I use for car camping with my kids, I am no fan of Wenzel tents.
        However, it's unreasonable to expect that an unsealed tent would not leak.

        >
        > Additionally, as the weight of the rain bore down on the tent, the
        center of the tent sank down and matted against my sleeping bag like a
        wet blanket. The two guy ropes on the side of the tent did little
        more than contribute to this sagging process. Upon trying to
        stabilize the tent several hours later, the upper front fabric pocket
        (for the poles) ripped and I was left with further leakage and sagging.

        ### EDIT: This seems to be fair criticism. It sounds like the fabric
        saturated, and that is a valid issue.
        >
        > The whole experience was quite illuminating, and while it gave me
        the opportunity to test the waterproof-ness of many articles of my
        camping equipment (more stories for another time), it qualified
        hands-down as the single most miserable camping/backpacking experience
        of my life.

        ### COMMENT: I bet!

        Needless to say I have a new appreciation for the value of a
        quality-made tent. At least in the category of tents, I have revised
        my economic approach. Money may not be able to buy happiness, but
        spending some extra cash can certainly buy a dry patch of fabric and
        avoid the fallout of a saturating experience on an unexpectedly rainy
        January weekend in the Smokies.
        >
        > Postscript: In an effort to validate whether or not the seams
        simply needed to be sealed, I decided to submit myself to another
        potential round of torture. I purchased and applied liberal coats of
        seam sealer – 3 external coats and 2 internal coats to be exact – to
        every seam on the tent. Four weeks later, I went back to the Smokies
        with my father and faced another weekend of winter weather. He, too,
        had purchased the same model tent (before my previously-described
        experience) and now sealed the seams on his tent. Once again, the
        results were terrible. While the leaking was less (maybe just because
        it rained less), everything in my tent was thoroughly soaked. My
        father's tent performed slightly better (better sealed or inconsistent
        results from the factory?) but still let an unacceptable amount of
        water into the tent.

        ### EDIT: This, perhaps, should have been the experience you were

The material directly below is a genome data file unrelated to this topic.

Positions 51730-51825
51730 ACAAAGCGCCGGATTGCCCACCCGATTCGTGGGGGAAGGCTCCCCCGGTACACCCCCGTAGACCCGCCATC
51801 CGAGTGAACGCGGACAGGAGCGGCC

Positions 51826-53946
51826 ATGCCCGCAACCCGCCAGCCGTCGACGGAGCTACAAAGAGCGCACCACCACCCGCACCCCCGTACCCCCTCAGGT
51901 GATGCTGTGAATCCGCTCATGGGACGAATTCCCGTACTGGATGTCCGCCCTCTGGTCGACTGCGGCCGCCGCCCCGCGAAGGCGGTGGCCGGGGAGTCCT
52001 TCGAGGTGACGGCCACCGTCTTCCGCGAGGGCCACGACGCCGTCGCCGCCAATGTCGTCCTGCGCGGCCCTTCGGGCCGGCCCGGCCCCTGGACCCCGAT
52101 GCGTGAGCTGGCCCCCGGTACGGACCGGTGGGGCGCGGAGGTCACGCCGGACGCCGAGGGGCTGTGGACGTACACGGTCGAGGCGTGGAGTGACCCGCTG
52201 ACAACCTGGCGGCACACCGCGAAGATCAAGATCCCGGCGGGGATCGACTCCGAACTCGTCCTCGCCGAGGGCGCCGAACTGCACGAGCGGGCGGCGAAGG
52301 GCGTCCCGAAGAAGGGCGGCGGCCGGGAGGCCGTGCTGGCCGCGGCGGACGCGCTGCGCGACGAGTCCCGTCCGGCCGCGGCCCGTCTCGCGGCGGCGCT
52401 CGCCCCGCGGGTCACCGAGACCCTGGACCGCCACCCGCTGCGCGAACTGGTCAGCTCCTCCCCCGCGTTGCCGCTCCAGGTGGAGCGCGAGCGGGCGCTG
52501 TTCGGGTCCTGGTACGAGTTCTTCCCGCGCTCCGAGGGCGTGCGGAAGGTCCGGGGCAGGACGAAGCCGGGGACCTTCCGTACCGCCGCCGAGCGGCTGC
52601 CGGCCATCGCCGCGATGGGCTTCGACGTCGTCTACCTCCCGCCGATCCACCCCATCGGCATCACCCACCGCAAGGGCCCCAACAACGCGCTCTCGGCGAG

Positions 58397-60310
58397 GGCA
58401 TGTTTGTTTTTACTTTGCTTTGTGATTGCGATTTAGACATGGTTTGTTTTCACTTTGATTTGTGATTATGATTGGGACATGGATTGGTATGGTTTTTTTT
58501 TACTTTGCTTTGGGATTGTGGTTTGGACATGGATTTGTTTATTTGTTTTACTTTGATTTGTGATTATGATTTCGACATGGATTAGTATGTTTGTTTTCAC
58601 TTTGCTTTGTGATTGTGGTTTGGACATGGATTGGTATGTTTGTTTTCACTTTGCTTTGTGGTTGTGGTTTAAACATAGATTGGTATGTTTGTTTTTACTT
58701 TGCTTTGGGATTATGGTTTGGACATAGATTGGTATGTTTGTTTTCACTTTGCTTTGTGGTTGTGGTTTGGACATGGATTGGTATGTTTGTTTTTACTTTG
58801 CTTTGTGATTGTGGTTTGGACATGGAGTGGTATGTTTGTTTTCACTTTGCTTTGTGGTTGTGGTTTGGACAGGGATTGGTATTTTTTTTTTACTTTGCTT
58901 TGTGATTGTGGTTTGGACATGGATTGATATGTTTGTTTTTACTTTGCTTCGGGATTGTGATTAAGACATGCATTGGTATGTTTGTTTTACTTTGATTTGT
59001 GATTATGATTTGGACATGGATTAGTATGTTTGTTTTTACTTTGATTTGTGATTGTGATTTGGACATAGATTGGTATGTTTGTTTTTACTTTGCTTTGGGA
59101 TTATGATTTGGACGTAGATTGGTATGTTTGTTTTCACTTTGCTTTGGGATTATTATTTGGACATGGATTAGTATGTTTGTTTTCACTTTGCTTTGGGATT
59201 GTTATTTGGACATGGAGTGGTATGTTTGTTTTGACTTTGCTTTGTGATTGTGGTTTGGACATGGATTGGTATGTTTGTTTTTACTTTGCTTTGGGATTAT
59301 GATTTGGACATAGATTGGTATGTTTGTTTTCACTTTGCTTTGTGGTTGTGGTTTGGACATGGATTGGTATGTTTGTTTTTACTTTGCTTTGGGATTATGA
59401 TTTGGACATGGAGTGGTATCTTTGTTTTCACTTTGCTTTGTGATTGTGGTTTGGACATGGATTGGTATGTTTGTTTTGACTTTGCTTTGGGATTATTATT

reviewing. If a tent leaks after sealing, that's a bad business.

        >
        > Post-postscript: For those of you who are new to backpacking and
        find yourselves impressed with all the fancy names (i.e. 1.9 oz. Nylon
        Taffeta with 600mm Coating) for tent fabrics, consider this fair
        warning. Not all tents are created equal. And features such as
        factory taped seams and bathtub floors are critical in wet weather.
        While more expensive tents may also leak, my experience with this tent
        is that it arguably keeps out about as much water as a sieve.
        >
        >
        >
        > Summary
        >
        > Based upon my experience, the Wenzel StarLite Tent - Ultralight
        Solo is unacceptable for inclement weather and is truly a solo tent,
        rather than the 1-2 capacity listed on a popular reseller's website.
        >
        > Pros –
        >
        > Relatively lightweight
        > Small pack profile
        > Economic savings
        > Possibly a good choice in drier climates
        > Cons –
        >
        > Not for inclement weather or situations where there is a chance
        of inclement weather
        > Materials (i.e. seams, fabrics) are not suitable for any
        moderately rough treatment; this is a fair-weather, light-treatment
        shelter
        > Floor size tapers
        > Middle of tent sags; guy ropes do not help (even in fair weather)
        > Getting in and out of tent is difficult due to front guy rope
        > Rear "window" of tent is a triangle about 3" height x 4" width
        > Not freestanding
        > No bathtub floor
        > No factory-taped seams
        > Somewhat claustrophobic without more window coverage (only about
        2sq ft of window)
        > Single-wall design
        >
        >
        >
        > ---------------------------------
        > Check out the all-new Yahoo! Mail beta - Fire up a more powerful
        email and get things done faster.
        >
        > [Non-text portions of this message have been removed]
        >
      • edwardripleyduggan
        Jeremy, Just to confirm, the owner review isn t acceptable in its present form. The main point is not enough use. Also, unless Wenzel neglected to state that